One of the side effects of my two weeks spent hanging out online with Methodists is that I heard frequently about the book You Lost Me: Why Young Christians Are Leaving the Church . . . and Rethinking Faith, by David Kinnaman. It is not the kind of book that I would normally read, if not for the fact that it was available for free on Kindle. I’ve been reading a lot of free books since I re-injured my left foot.
The title of You Lost Me is self-explanatory. The book reviews data collected by the Barna Group, showing that over half of 18 to 29 year-olds who attended church as teens are leaving the church, and discusses what to do about it. He divides his research subjects into three groups: Nomads, who drop out of church but still identify as Christian, Prodigals, who are skeptics and consider themselves ex-Christians, and Exiles, who don’t attend church but still “pursue God-honoring lives”.
Given the emphasis on research in the descriptions of this book, I was expecting a different kind of book. Kinnaman’s book is written from the point of view that young people leaving the church is a bad thing. That’s a perfectly valid point of view. Kinnaman, after all, is president of the Barna Group, an evangelical polling firm whose business is providing churches with information they need to grow those churches. It doesn’t mean (I hope) that they slant their statistics, but it does mean they are going to have an opinion about what their statistics show. I would have been more interested in reading about the results presented from a more neutral viewpoint, not “Whoops, we’re doing something wrong” or even “Yay, we’re doing something right” from an atheist perspective. But that’s a personal preference, and doesn’t say anything about the value of the book to the average reader.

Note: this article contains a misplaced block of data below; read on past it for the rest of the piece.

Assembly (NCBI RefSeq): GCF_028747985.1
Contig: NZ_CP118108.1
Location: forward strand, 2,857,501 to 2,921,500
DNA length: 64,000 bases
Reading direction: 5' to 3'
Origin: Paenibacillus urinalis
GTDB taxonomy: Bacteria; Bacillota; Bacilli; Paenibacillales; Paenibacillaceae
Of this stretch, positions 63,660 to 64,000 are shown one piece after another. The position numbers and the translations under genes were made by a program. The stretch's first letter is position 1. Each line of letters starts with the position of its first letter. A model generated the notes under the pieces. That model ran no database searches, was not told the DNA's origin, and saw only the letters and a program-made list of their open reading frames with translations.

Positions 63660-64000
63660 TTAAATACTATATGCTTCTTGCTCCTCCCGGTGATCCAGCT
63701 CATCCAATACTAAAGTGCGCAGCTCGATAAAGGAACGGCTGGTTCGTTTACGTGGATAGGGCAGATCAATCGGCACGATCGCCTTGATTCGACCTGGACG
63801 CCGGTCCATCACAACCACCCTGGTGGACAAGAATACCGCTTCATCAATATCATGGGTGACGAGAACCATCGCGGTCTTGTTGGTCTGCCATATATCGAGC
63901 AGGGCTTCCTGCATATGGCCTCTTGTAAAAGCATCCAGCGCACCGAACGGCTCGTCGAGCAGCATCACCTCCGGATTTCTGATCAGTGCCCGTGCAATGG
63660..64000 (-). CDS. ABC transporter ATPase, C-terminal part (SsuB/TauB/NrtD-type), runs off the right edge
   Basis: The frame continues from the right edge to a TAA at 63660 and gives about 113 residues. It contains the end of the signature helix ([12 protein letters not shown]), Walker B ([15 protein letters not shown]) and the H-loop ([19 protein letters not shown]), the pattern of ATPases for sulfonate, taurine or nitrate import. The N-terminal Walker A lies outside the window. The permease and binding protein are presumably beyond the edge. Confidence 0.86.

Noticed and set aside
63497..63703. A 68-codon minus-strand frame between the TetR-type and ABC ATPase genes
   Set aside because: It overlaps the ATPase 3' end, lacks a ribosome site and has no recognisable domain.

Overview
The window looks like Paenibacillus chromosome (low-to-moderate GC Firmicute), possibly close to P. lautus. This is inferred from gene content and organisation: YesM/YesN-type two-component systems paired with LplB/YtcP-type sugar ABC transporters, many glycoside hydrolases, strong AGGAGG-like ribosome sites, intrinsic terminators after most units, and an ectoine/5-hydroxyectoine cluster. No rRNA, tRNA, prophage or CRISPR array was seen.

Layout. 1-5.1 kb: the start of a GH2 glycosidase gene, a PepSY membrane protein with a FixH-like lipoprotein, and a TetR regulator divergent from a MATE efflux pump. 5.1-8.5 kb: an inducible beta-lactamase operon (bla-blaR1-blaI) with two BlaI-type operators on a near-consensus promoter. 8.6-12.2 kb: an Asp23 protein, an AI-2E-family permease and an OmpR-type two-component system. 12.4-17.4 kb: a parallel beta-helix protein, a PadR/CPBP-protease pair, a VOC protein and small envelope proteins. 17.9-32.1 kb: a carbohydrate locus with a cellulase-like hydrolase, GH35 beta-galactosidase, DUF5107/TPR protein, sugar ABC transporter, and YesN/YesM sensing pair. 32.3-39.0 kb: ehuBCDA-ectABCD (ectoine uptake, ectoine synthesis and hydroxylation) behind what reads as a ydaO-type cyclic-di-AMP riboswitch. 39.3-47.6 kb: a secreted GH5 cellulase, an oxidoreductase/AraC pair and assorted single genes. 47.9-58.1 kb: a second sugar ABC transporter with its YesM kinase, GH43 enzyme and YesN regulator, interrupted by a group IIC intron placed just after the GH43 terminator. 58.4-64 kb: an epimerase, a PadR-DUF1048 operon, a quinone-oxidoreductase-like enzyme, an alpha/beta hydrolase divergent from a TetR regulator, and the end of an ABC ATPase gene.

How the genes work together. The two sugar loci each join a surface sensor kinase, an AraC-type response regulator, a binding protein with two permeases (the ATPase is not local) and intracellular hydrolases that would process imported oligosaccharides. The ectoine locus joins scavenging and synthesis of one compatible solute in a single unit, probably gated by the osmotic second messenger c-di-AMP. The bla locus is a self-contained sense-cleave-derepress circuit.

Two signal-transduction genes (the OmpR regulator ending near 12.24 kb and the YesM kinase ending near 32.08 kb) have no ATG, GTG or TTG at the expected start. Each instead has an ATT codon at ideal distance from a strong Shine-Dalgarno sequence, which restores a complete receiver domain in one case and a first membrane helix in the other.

The more important problem I see is what is missing from the book. In each chapter, Kinnaman cites the pertinent statistics about young people who gave negative answers, but he doesn’t cite the numbers or percentages of young people who gave positive (toward church) or neutral answers. For example, in a section titled Nomads Describe Their Faith Journeys, Kinnaman lists 6 statements that reflect negative views of church such as “Church meant a lot to me when I was younger, but it doesn’t make a lot of sense in my life now” and “I may return to church when I am older but I have no interest now”. Next to each statement, he gives the percentage of respondents who described each statement as “completely true of me” or “completely or mostly true of me”. I presume that choices such as “slightly true of me”, “mostly not true of me” or “not true at all of me” were also available to respondents, but we don’t ever see those numbers. So for the statement “Church meant a lot to me when I was younger, but it doesn’t make a lot of sense in my life now”, we are told that 6% of respondents selected “completely true of me” and 20% selected “completely or mostly true of me”, but we don’t know how the rest of the answers were distributed. Did most of the missing 74% think the statement was sort of true of them or not at all true of them? There is a huge difference between a problem of a church that barely meets the needs of young people and meets the needs of a significant chunk of them so badly that they are leaving, and a church that meets the needs of most young people quite well but is failing to meet the needs of a significant chunk of them so badly that they are leaving. Unless I missed something, nowhere in the book is that distinction addressed.